According to an article in the Chicago Tribune, enzymes work by directly breaking down the odor-causing bacteria.
Activated charcoal absorbs the odors, and while it does not break down the bacteria itself, it effectively removes the odor molecules.
Joe Schwarcz, PhD confirms that baking soda works to neutralize odors in an article for McGill University. This is expanded upon in an article in The Washington Post, that explains that baking soda works by neutralizing the smelly acidic compounds they come into contact with.
Vinegar works by bonding with and trapping the odor-causing molecules. While vinegar doesn’t always smell appealing, the vinegar smell will soon disappear and it is one of the more natural cleaners and odor eliminators available.
How to Prevent Odor Before it Starts
Now that your shoes are clean and deodorized, is there anything you can do differently to keep them smelling fresh, or at least fresh for longer? Some tips to prevent odor buildup include:
- Wear cotton or wool socks
- Practice good hygiene
- Switch shoes regularly
- Purchase odor-resistant shoes
Wearing socks that allow for breathability such as wool or cotton, in addition to breathable shoes, will help deter bacteria growth that thrives in dark airless spaces.
Washing your feet regularly, while not completely preventative, will help to keep bacteria growth from getting out of control. Use an anti-bacterial soap to get the best results.
If you wear the same shoes every day, they don’t get the same chance to dry out as when you rotate your daily shoes. Reduce the rate of bacteria growth by not wearing the same pair of shoes each day, including rotating your workout shoes. This also gives you more of an opportunity to wash and deodorize your shoes as necessary.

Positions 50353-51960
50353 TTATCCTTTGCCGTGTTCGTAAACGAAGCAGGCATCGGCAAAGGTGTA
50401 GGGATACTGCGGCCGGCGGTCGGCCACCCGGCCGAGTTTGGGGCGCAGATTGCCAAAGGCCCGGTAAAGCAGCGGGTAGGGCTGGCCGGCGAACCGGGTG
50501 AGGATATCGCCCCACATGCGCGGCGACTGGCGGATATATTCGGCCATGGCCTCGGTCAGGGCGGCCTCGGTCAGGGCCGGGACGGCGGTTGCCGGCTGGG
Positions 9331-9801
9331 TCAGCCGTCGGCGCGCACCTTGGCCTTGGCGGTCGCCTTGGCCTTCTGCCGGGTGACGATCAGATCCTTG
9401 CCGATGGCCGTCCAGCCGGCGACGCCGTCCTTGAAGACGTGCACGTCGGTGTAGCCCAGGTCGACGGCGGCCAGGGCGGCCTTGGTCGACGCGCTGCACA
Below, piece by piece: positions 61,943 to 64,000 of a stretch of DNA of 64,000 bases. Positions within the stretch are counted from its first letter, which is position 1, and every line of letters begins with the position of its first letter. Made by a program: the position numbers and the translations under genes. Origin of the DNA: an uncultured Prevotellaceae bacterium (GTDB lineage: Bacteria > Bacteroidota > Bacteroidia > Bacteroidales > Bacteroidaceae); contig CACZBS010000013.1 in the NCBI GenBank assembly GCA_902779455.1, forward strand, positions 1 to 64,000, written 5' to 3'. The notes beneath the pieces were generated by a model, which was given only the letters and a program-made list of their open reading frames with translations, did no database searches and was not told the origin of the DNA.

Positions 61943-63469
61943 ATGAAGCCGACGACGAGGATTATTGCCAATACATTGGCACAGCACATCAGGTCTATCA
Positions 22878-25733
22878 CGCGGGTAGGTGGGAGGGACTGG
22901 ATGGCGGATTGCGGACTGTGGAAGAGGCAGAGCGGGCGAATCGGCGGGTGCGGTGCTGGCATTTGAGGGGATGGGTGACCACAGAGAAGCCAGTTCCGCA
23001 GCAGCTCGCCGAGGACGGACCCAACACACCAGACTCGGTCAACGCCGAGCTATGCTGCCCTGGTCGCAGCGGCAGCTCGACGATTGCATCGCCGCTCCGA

Finally, some shoes have odor-resistant or anti-microbial coatings or are made with materials that provide the same qualities. While you may have known there are shower shoes that provide this extra protection, more and more everyday shoes are also utilizing these features
Similarly, certain natural fibers are also considered odor-resistant, and can also assist you in curbing any foot odor. Wool especially is known for its naturally odor-resistant qualities. In the study Odor Intensity in Apparel Fabrics and the Link With Bacterial Populations, it was determined that when wearing natural textiles including wool less body odor occurred than when wearing synthetic textiles.
Regularly cleaning and deodorizing your shoes (and your feet) will assist with keeping your shoe odor under control. While there are things you can do to keep the odor-causing bacteria from accumulating quickly in the first place, you will probably need to remove odor from your shoes at some point in their lifetime. Luckily, it is possible to simply and effectively deodorize your shoes at any time even with basic household items.